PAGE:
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Assemble: The Avengers Review

May 9, 2012

I come to a movie version of The Avengers not as someone who is necessarily a fan of the comics. To be honest, while I may have read a couple of issues when I was a kid, I don’t remember them that much (I was more into Batman, Superman and Spiderman). I’ve watched animated versions of the comics, but mostly, that was Batman and Spiderman again, along with Justice League and the X-Men (there was a short-lived animated show based on The Avengers, but I never saw it). I have seen all of the live-action movies leading up to this movie (except for the Edward Norton The Incredible Hulk), and have generally liked them all (I even liked Iron Man 2, Thor, and the Ang Lee version of The Hulk, which all received decidedly mixed reviews). No, my main interest is in the man who co-wrote (with Zak Penn, who receives story credit; he also co-wrote the Edward Norton Hulk movie, as well as the second and third X-Men movies) and directed this blockbuster, and that’s Joss Whedon. Whedon, of course, made his name by creating Buffy the Vampire Slayer, and has gone on to create such other well-regarded shows as Angel (a spin-off from Buffy), Firefly (as well as the movie spin-off Serenity, aka The Big Damn Movie) and Dollhouse. It hasn’t always been easy to be a fan of his, partly because of constant network interference (especially in the cases of Firefly and Dollhouse), but also partly because, while Whedon definitely has his strengths (smart, funny dialogue, compelling characters, the ability to re-work myths, and the ability to make audiences connect to his stories and characters emotionally), he also often doesn’t know when to quit, often requires a lot of “retconning” (what I would call “ass-backwards” storytelling), and has made some, shall we say, questionable story choices (I’m not the only fan of Buffy who becomes apoplectic at the mere mention of Spuffy and “magic addiction”). Happily, The Avengers shows him delivering, if not a transcendent work, at least a satisfying and entertaining one.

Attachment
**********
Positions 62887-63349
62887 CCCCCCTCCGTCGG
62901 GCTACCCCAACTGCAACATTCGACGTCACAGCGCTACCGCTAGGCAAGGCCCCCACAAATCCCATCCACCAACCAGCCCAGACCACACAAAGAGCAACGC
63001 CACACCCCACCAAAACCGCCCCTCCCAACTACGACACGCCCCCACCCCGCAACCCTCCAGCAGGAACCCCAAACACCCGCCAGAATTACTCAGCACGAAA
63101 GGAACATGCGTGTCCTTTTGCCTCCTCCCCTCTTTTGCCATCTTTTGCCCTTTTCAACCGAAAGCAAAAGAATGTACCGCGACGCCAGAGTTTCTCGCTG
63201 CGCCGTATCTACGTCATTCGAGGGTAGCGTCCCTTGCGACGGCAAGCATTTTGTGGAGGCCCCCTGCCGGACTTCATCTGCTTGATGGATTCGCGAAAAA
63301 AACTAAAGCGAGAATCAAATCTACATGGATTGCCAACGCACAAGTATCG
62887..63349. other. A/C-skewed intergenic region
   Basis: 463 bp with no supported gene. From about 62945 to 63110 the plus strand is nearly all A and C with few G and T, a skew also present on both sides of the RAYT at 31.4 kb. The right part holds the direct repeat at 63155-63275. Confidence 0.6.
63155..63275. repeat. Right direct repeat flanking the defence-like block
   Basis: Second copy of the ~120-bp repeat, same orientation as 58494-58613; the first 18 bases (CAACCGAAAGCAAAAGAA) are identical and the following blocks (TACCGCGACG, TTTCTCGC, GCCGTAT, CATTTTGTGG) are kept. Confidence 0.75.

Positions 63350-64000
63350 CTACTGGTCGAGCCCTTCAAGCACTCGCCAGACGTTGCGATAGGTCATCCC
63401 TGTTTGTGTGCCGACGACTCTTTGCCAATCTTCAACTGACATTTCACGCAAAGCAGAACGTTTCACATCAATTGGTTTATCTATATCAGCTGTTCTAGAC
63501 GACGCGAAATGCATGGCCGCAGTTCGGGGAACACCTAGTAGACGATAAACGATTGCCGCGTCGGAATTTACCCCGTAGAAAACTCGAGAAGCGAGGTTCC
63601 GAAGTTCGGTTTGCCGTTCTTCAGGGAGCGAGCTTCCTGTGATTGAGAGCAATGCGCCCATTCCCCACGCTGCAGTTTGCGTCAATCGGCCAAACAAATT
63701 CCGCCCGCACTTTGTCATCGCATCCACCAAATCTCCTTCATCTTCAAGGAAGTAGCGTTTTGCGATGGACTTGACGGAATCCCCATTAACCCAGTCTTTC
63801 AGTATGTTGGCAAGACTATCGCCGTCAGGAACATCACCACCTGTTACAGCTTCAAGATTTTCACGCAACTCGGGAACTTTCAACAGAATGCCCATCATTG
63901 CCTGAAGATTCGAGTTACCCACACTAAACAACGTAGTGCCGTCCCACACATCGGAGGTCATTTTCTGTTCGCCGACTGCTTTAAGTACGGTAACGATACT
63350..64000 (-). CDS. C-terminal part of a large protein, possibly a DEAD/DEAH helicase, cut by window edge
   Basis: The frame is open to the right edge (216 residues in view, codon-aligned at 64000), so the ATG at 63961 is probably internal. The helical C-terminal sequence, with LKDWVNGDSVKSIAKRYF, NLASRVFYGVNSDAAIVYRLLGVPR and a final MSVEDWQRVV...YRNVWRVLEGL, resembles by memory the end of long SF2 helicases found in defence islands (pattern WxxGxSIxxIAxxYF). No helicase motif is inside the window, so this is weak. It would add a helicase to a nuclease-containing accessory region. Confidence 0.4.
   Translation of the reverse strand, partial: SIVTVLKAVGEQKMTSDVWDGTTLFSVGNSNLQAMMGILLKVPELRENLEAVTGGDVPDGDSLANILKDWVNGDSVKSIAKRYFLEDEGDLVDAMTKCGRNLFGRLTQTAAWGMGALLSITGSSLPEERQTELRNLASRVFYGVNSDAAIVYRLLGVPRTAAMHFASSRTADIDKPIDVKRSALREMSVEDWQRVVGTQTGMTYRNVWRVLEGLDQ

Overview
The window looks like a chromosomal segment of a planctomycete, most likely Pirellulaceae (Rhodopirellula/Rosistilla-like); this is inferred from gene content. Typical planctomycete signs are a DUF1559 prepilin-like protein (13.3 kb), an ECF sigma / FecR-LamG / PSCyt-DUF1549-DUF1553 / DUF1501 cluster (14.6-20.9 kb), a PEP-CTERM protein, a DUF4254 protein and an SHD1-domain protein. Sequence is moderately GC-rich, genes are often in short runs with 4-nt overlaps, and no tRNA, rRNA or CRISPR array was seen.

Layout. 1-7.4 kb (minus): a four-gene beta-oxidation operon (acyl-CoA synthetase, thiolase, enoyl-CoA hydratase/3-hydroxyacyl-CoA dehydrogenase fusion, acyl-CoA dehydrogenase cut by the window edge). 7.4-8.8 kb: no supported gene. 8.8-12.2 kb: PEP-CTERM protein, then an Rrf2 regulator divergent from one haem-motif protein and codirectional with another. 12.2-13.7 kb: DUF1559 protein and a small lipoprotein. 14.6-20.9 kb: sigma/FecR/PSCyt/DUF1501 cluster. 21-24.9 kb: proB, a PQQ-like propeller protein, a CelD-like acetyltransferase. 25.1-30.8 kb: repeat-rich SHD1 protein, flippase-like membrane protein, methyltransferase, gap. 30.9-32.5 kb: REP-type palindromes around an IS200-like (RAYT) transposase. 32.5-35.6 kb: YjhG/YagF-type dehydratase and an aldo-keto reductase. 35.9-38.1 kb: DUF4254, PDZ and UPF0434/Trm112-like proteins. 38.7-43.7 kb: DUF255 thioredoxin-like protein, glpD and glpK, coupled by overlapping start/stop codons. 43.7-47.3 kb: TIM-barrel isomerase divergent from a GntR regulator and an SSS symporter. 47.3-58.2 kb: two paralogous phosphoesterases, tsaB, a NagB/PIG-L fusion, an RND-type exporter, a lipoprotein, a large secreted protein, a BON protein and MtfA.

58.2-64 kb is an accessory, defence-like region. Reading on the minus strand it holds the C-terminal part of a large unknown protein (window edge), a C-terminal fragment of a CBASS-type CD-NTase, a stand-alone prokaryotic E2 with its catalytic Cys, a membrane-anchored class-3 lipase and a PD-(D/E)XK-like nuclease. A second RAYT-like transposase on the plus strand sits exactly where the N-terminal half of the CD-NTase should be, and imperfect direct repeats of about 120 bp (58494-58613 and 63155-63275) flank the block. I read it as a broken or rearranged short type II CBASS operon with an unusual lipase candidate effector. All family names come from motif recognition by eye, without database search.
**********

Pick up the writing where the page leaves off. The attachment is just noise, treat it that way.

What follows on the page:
In the Marvel Comics universe, almost every major character has either been an Avenger or worked with them, but for the purposes of the movie (and, of course, because of rights issues), they are Tony Stark, aka Iron Man (Robert Downey Jr), Steve Rogers, aka Captain America (Chris Evans), Dr. Bruce Banner, aka the Hulk (Mark Ruffalo, taking over for Norton), the Norse god Thor (Chris Hemsworth), Natasha Romanoff, aka Black Widow (Scarlett Johansson), and Clint Barton, aka Hawkeye (Jeremy Renner). All but Black Widow and Hawkeye had appeared in their own movie (Black Widow appeared in a major supporting role in Iron Man 2, while Hawkeye appeared briefly in Thor). In interviews, Whedon has said the six of them shouldn’t even be in the same room together, let alone fighting together, and at the beginning of the movie, they aren’t. Barton is working with Professor Erik Selvig (Stellan Skarsgard), who was in Thor, on an energy source known as the Tesseract (basically, a giant cube) when Loki (Tom Hiddleston), Thor’s malevolent half-brother, comes to Earth through a portal, steals the Tesseract, and brainwashes several members of S.H.I.E.L.D. (Strategic Homeland Intervention, Enforcement and Logistics Division), including Barton and Professor Selvig. This leads Agent Phil Coulson (Clark Gregg) to call on Romanoff, who is “interrogating” a group of villainous Russians led by Jerzy Skolimowski (she’s actually handcuffed to a chair and over a trapdoor, but it turns out to be part of the plan), and she in turn finds Banner, who is in a remote village in Kolkalta (nee Calcutta), India. Coulson also calls on Stark, who is currently building Stark Tower with his girlfriend/assistant Pepper Potts (Gwyneth Paltrow). Rogers, of course, has been staying at S.H.I.E.L.D. headquarters since he was revived at the end of Captain America when S.H.I.E.L.D. director Nick Fury (Samuel L. Jackson) calls on him. Finally, Thor comes through the portal while Captain America is trying to capture Loki and regain the Tesseract in Berlin.

Loki does end up being captured (by Thor, Captain America and Iron Man) and imprisoned on S.H.I.E.L.D’s ship, but it all turns out to be a ruse for Loki to have the Avengers turn against each other (it doesn’t hurt Fury hasn’t told the Avengers of his real purpose for the Tesseract), with Banner turning into the Hulk and destroying everyone. Loki is also working with the Chitauri, an alien race out to conquer the galaxy who will let Loki rule the Earth and help him conquer it in exchange for the Tesseract. This, the destruction and death Loki causes on the ship (including one death I won’t spoil), Barton’s shame at being brainwashed, and Stark’s realization of how Loki manages to carry out his plan is what motivates the Avengers to finally fight together as a team, and they take on Loki and the Chitauri in an epic battle over New York City.